On the Bench: To be clear, there is no scenario where doping should be okay


On Dec. 31, Forbes published an article where contributing writer Roomy Khan argued that athletes who took steroids, hormones, and other banned substances, only did so to “level the playing field.” In the “Doping In Sports – Cheating Or Leveling Of The Playing Field?” piece, she asserts that athletes who use these drugs are no different than those who adhere to advanced training regimens. Khan further suggests that athletes who had to compete against those with genetic advantages, like swimmers with large feet, needed the drugs to help level the playing field.

Her comments came at the end of a year full of doping allegations. Star athletes like Kenya’s Jemima Sumgong and Ukraine’s Olesya Povkh and Olha Zemlyakand, among others, come to mind following their 2017 suspensions. Then, who could forget about the ongoing scandal involving a string of Russian athletes who’ve been banned for life by the International Olympic Committee from all Olympic games?

There is obviously a serious problem with doping in sports, and it’s being fueled by outrageous narratives like Khan’s. Doping is cheating and it is dangerous to the athletes who use them. The notion that athletes are justified in doping in order to stay relevant or to balance the odds is inconceivable. The whole idea of competing is to vie for the top position. The only way to become the best is through practice, dedication and skill. If you lose at something, you’re obviously, not the top player. There is no going home for a magic concoction that can give you an edge, when you’re complaining that someone else has one naturally. Sometimes you just have to “hold that ‘L’.”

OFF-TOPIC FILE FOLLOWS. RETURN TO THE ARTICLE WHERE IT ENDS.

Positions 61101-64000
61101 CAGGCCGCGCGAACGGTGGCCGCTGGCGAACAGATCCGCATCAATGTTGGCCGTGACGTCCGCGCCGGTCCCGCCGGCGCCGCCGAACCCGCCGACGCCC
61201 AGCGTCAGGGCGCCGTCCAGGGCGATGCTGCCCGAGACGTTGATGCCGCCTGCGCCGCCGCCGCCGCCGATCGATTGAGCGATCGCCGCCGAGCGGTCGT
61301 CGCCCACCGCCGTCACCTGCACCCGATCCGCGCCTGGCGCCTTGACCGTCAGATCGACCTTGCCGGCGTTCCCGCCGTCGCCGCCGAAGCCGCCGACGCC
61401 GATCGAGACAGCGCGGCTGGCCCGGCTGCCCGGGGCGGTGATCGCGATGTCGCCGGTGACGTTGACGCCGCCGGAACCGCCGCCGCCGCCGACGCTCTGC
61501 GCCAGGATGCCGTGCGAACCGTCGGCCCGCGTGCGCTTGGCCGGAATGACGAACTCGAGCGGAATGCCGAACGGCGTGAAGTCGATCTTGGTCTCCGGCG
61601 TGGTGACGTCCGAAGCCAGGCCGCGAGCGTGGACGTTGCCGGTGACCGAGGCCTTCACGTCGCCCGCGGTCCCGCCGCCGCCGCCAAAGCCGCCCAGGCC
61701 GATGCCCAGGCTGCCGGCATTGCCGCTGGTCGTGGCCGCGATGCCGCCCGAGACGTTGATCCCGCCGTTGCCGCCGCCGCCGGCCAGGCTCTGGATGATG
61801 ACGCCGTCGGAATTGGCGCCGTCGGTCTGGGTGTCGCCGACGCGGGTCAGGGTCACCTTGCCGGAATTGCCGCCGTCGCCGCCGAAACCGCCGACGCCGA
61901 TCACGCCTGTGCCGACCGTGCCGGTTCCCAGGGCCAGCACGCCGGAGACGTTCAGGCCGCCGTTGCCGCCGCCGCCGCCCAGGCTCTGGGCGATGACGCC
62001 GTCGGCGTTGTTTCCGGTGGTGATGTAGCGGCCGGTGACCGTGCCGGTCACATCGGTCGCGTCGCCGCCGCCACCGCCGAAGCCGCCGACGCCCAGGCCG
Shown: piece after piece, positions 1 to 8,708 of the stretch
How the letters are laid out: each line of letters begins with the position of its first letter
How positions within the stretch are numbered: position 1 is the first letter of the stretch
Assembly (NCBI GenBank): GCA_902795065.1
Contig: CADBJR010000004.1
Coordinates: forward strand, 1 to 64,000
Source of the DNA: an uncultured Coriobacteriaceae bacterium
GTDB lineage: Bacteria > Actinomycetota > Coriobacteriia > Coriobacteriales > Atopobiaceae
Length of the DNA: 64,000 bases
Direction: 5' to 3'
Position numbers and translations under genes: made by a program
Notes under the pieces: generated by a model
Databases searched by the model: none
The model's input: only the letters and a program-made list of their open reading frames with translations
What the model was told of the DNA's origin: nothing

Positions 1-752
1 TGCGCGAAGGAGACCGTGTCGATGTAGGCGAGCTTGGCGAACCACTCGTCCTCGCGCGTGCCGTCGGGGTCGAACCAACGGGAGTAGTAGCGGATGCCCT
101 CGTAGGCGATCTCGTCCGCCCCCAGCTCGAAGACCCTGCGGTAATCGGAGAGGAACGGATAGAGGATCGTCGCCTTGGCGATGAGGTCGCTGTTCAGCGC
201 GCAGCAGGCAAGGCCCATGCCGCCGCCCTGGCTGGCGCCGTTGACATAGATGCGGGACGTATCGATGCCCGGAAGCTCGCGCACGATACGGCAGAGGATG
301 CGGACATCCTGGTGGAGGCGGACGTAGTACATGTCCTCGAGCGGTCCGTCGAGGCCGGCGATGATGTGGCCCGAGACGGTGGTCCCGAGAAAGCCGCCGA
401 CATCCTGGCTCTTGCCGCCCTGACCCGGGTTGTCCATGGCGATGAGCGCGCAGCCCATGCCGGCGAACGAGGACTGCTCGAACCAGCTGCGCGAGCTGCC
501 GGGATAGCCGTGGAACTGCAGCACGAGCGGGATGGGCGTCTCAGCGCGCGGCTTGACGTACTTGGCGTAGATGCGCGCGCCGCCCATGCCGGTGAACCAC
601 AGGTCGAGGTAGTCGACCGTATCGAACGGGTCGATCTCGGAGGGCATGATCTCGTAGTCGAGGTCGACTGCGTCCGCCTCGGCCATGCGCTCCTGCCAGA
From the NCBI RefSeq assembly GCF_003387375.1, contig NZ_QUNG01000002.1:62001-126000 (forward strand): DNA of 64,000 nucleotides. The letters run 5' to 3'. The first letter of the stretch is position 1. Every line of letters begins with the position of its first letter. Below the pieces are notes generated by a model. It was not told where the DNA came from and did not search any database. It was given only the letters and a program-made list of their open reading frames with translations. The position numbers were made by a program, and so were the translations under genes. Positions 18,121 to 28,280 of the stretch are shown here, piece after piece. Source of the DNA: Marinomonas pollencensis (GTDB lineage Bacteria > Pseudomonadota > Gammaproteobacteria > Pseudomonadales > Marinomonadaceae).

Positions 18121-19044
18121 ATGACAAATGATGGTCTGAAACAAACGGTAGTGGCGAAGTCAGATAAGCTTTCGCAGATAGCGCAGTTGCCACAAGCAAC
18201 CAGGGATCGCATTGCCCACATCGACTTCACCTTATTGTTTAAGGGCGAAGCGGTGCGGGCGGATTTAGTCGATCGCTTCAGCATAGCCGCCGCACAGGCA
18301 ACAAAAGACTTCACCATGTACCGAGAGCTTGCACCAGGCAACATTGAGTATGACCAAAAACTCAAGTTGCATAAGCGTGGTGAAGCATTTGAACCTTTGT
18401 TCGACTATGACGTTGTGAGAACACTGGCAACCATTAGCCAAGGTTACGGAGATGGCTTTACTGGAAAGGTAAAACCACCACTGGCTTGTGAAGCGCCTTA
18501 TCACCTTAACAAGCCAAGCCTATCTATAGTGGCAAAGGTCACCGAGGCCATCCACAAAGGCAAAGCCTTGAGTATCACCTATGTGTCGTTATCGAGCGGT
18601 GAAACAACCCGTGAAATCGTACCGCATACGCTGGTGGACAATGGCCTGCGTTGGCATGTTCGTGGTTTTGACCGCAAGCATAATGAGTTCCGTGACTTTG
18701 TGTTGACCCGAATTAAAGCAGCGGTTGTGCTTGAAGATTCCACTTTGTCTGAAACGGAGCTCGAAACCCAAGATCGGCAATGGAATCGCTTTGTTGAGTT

Let’s also not forget that there are sports champions who have real limitations who are still excelling in their respective areas. These athletes prove that it isn’t easy to achieve greatness, but that it is not impossible. Are we then supposed to give the Bethany Hamilton-s, Anthony Robles-s, and Jason Lester-s a double dosage of these drugs to help “level the playing field”? How about those athletes that come from disadvantaged neighborhoods and broken families? How will the playing field be leveled for them?

Instead of reaching for an injectable, pill or another vacuous, half-cooked theory, perhaps we should be reaching out to those star athletes, congratulating them and asking for some training pointers. Unless of course, we’d just prefer to live in a reality where the athletes are mere pawns and the real battle relies on who has the best doctor.